ISL 2018-19: Sit down! And no peeing! - The many problems haunting Delhi Dynamos fans at Jawaharlal Nehru Stadium
Down there, you notice your team's players breaking on the counter. It's now or never, you think. Your hands are shaking at this point as a couple of players join the move and the action shifts to the box area. The cola you were struggling to get a hold of starts dripping and you squeeze that Kati Roll you have in your other hand tighter. The excitement is building and this is what commentators generally refer to as the moment that brings you to the edge of your seats.
If you are a fan watching a game at the Jawaharlal Nehru Stadium in Delhi, you have to remain at the edge of your seats as you are apparently not allowed to stand up or move further.
The Indian Super League season for the Delhi Dynamos is not going as planned. While the team is yet to register a victory this season, their fans too are struggling to win an argument with the security staff of the Jawaharlal Nehru Stadium in Delhi.
After yet another defeat, this time at the hands of Mumbai City FC on Monday, several fans alleged that the security personnel were forcing them to sit down and cheer for the team. No standing. Okay, you are allowed to clap. Only if you sit down and bring your hands together in a decent manner. This, for an exciting match of football that had six goals in it.
The number of goals is beside the point here. Even if the match was a dull one, like the three goalless encounters we witnessed last week, the bigger question is whether a bunch of staff at the stadium - tasked with ensuring the match goes on peacefully - can dictate how fans should cheer their team?
Surely not. No idea what kind of excitement levels those security staff in Delhi are used to, but curbing those emotions is not how global football works.
To give you a brief idea of how fan involvement works, let's consider the extreme case. Officials were forced to shift the Copa Libertadores final between Boca Juniors and River Plate shift from Argentina to Santiago Bernabeu in Madrid because of uncontainable fan violence for the second leg. Throwing flares, bottles and getting into fist fights are common scenes in European football and you might think that in India we at least don't have all that.
What do we have instead?
'Eh chup baith.' (Shut up and sit)
One fan on Twitter, Hemang Doshi, says security at the stadium retorted that the chairs are meant for people to sit on them and that he won't allow anyone to stand under his watch.
Hemang went on to question the ISL's biggest marketing campaign this season - #FanBannaPadega - in which Ranbir Kapoor, associated with Mumbai, tells people that Indian football is missing the fans' love and that is why all of us must right away start supporting teams passionately. Hemang says the kind of rules laid down by the security staff will only generate spectators for the game and not real fans.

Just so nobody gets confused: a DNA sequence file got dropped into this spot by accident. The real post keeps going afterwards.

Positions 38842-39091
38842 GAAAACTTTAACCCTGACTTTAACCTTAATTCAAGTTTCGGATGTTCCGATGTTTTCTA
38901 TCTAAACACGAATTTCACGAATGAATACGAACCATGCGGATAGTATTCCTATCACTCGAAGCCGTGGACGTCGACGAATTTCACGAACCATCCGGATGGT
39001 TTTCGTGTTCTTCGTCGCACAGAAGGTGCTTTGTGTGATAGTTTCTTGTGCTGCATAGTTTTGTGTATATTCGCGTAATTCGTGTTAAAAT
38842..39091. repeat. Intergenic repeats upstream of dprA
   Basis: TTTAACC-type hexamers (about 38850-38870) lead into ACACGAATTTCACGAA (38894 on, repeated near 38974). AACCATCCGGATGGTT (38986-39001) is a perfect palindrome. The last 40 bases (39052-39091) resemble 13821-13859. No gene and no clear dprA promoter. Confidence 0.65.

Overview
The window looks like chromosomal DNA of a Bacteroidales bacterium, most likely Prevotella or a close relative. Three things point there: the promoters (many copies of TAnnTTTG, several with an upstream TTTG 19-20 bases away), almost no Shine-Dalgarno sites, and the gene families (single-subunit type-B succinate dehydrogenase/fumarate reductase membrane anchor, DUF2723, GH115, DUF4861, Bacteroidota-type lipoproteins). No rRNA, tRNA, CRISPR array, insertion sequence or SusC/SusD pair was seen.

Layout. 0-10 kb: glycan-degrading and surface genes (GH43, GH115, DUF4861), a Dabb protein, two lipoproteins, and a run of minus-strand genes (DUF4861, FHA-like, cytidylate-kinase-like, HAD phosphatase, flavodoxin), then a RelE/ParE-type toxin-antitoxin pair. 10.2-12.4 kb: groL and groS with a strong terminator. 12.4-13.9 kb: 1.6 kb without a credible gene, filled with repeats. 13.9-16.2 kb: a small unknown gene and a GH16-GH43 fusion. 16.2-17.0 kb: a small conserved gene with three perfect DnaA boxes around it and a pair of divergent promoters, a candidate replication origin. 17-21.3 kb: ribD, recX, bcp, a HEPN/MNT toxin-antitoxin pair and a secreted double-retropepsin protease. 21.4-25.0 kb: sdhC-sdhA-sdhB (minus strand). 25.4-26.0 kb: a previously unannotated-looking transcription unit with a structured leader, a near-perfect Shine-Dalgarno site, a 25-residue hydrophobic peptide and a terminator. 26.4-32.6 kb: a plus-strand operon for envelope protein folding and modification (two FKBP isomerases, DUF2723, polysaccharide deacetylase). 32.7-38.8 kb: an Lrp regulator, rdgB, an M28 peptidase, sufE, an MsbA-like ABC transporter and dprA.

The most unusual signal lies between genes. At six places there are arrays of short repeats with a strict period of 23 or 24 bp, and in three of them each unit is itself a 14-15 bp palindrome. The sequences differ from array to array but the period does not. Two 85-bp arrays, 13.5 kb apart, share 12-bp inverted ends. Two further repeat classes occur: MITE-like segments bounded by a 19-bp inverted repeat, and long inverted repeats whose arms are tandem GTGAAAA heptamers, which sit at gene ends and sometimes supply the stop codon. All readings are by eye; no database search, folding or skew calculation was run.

So you sit down because the scary looking guy with the biceps is telling you so. You silently sip your cola, pretend to have a good time as the club-employed musicians create a sort of jolly atmosphere with their dhols and end up finishing the soda.
Now, you need to relieve yourself as the tank is full. You take permission from the friendly bouncer to go to the loo and think about the time in primary school that you had to seek permission every time you wanted to go to the washroom and finally make a dash for it. Lest it leak.
Damn. You are on the verge and find out that all the toilets in your floor - the home section of the non-VIP stands - are closed.
If a fan has to use the washroom, he has to go all the way down - about a 200-metre walk after that - from his seating section and miss almost 10 minutes of the game.
For some reason, the Sports Authority of India (SAI), the custodians of the JN Stadium, found it best to shut all toilets on the second floor of the stadium, adding to the inconvenience a fan has to face while watching a game at the JN Stadium.
As if the display by the Delhi Dynamos wasn't horrifying enough.
Delhi Dynamos director Rohan Sharma washed off his hands from the situation by saying the team doesn't employ bouncers, Delhi Police does.
"They aren't our bouncers, they work with Delhi Police. No one from DDFC in management wants to hassle fans or stop you guys from having a good time. Since security wears accreditations please note their names next time and send it to me, so we can lodge a complaint," Sharma said on Twitter.
When asked why Delhi Dynamos didn't write to SAI to ensure that all toilets are open for spectators, a team officer replied that Sharma wasn't at the stadium for the match against Mumbai City and doesn't know about the situation.
Well, when you do get to know about all of this, act on it immediately or you will risk losing the fans you have. One group, Dynamos Ultras, already have their banner upside down thinking it will reflect Delhi on top of the table at least that way. And the Mumbai City game was the last home match for Dynamos this year.
Also, ask SAI the keys to all the toilets on match-days.